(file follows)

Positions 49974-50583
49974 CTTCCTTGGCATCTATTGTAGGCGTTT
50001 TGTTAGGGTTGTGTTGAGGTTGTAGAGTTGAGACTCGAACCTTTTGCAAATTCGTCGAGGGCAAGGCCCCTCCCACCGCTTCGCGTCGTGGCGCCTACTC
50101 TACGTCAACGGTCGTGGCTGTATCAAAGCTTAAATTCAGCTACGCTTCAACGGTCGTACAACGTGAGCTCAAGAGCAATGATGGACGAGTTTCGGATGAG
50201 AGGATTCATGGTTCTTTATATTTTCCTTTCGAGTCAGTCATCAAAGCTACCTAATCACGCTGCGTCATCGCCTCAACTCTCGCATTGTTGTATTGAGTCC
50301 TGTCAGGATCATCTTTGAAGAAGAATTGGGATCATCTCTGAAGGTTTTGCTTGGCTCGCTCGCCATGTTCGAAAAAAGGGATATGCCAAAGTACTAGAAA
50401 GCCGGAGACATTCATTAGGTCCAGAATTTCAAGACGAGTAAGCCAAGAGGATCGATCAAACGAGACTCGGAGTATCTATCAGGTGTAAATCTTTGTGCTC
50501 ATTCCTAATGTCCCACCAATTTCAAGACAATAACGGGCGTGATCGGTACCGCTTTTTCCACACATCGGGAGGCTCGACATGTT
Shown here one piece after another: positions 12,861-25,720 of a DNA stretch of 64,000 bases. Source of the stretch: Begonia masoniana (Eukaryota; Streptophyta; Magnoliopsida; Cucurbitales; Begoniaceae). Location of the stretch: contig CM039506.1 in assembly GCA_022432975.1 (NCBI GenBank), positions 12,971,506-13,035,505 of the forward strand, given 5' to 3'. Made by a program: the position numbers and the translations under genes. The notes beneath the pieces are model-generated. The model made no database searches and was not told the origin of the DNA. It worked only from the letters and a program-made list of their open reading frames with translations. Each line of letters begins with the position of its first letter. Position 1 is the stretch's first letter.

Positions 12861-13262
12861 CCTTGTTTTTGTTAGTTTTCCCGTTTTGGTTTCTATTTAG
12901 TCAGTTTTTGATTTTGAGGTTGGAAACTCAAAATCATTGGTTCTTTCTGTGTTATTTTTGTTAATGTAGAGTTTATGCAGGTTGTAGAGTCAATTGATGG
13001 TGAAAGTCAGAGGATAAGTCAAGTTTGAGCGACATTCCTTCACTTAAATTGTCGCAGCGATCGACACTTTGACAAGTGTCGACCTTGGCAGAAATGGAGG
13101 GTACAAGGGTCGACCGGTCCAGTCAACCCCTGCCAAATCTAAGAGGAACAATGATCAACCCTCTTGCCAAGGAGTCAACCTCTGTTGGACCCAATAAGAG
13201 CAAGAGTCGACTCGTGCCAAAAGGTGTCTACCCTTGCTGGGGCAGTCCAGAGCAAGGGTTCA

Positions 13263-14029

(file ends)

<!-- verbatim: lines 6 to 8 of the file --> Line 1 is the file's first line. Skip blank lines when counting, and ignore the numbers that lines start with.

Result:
50301 TGTCAGGATCATCTTTGAAGAAGAATTGGGATCATCTCTGAAGGTTTTGCTTGGCTCGCTCGCCATGTTCGAAAAAAGGGATATGCCAAAGTACTAGAAA
50401 GCCGGAGACATTCATTAGGTCCAGAATTTCAAGACGAGTAAGCCAAGAGGATCGATCAAACGAGACTCGGAGTATCTATCAGGTGTAAATCTTTGTGCTC
50501 ATTCCTAATGTCCCACCAATTTCAAGACAATAACGGGCGTGATCGGTACCGCTTTTTCCACACATCGGGAGGCTCGACATGTT